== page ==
The Fifth Third Neighborhood Investment Program will allow Claretian Associates and its partners to close their funding gap and realize an ambitious neighborhood redevelopment plan called, “We’re STEEL Here: Working Together to Reinvigorate South Chicago.”
The plan’s name captures the economic devastation caused by the closing of the South Works steel mill in 1992 that was pivotal to turning a once-thriving neighborhood into a forgotten community. “We’re STEEL Here” sets South Chicago on a new course of prosperity and well-being with the proposed development of affordable homes, local businesses, and green and recreational spaces.
In Cincinnati, the Fifth Third Neighborhood Investment Program will allow the Avondale community – where many residents can trace their Avondale lines back to generations – to mobilize two neighborhood planning initiatives. Their comprehensive plan aims to support the next generation of homeowners, improve the housing stock, develop small businesses and catalyze a 65-acre technology and innovation corridor.
“This program allows us to keep faith and hope in our direction – and to move toward implementation as we come together to grow Avondale,” said Avondale Development Corporation Executive Director Russell Hairston.
“Delivering Black Dreams”
Many of the nine neighborhoods were once thriving enclaves with cultural, educational and commercial assets that gave rise to accomplished artists, scientists and civil rights leaders.
But decades of disinvestment brought by redlining, neighborhood-destroying freeway construction and other forms of structural racism and discriminatory practices took their toll. Devastating job and population losses extracted wealth by devaluing real estate and eviscerated historic downtowns.
In Columbus’ Near East Side, PACT and its partners have worked to change the community’s economic trajectory over the past decade. The success of their Blueprint for Community Investment reflects a strong focus on the Near East Side’s cultural significance. Over the next three years, their plan aims to continue preserving and leveraging the community’s rich history while creating an economic impact corridor that builds Black futures.
“We intentionally titled our proposal ‘Delivering Black Dreams,’” said PACT President Autumn Glover. “What that really means is infusing good development practices and principles in a natural weave of culture and legacy.”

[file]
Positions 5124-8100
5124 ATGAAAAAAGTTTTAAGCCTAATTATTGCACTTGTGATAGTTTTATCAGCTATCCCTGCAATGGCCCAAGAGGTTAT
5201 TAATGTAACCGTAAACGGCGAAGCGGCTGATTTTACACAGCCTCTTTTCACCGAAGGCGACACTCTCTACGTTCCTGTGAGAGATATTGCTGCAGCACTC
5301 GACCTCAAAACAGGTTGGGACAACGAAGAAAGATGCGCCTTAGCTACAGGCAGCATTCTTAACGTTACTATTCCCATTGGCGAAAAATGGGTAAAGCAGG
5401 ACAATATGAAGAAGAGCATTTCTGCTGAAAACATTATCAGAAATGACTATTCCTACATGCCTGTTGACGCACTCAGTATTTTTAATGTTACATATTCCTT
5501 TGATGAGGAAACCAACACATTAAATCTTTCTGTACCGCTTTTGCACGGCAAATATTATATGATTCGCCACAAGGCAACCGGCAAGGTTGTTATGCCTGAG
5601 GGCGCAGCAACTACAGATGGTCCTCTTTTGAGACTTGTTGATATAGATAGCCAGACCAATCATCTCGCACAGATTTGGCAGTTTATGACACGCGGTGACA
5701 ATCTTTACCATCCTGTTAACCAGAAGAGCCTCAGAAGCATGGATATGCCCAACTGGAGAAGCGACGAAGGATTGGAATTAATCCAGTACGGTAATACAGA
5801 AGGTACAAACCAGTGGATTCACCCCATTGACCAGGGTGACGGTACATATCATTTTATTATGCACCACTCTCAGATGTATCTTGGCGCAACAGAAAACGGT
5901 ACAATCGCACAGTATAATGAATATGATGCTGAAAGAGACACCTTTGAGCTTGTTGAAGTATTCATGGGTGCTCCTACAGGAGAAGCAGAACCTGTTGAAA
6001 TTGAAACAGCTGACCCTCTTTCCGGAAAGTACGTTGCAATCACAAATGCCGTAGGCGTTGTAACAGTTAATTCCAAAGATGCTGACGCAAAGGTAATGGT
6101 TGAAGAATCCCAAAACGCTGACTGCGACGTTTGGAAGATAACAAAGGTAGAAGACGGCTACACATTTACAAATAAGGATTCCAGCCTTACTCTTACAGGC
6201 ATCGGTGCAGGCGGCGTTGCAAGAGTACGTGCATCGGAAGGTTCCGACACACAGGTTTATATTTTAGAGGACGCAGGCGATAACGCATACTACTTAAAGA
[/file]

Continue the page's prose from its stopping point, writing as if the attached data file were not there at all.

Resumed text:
A Pivotal Moment
All nine neighborhoods have shown that culture and resilience can endure even in the face of disinvestment. And all have laid a foundation for growth and are poised for revitalization with the arrival of significant private and public investment. But with opportunities comes the risk of displacement among Black legacy residents and businesses.
“Residents in East Tampa are feeling the pressures of gentrification,” said Ernest Coney, Jr., president and CEO of Corporation to Develop Communities of East Tampa. “We’re already doing a lot of great work. This partnership will allow us to go to scale – and residents will be directly involved in making sure that the answers and solutions in East Tampa are based around their visions.”
The Fifth Third Neighborhood Investment Program is part of Fifth Third’s $2.8 billion Accelerating Racial Equality, Equity and Inclusion initiative. The commitment is focused on four strategic pillars with targeted outcomes: strategic investments, access to capital, financial inclusion and education, and social justice and advocacy.
The program also aligns with Enterprise’s strategic plan and three central goals to increase housing supply, advance racial equity and build resilience and upward mobility.
“We are thrilled to partner with Fifth Third,” said Enterprise’s Almodovar. “I believe with their commitment and intentionality, Fifth Third is uniquely suited to change how the banking industry accelerates equitable outcomes.”
Visit 53neighborhoodinvest.org to follow the nine neighborhoods and their vision for the future.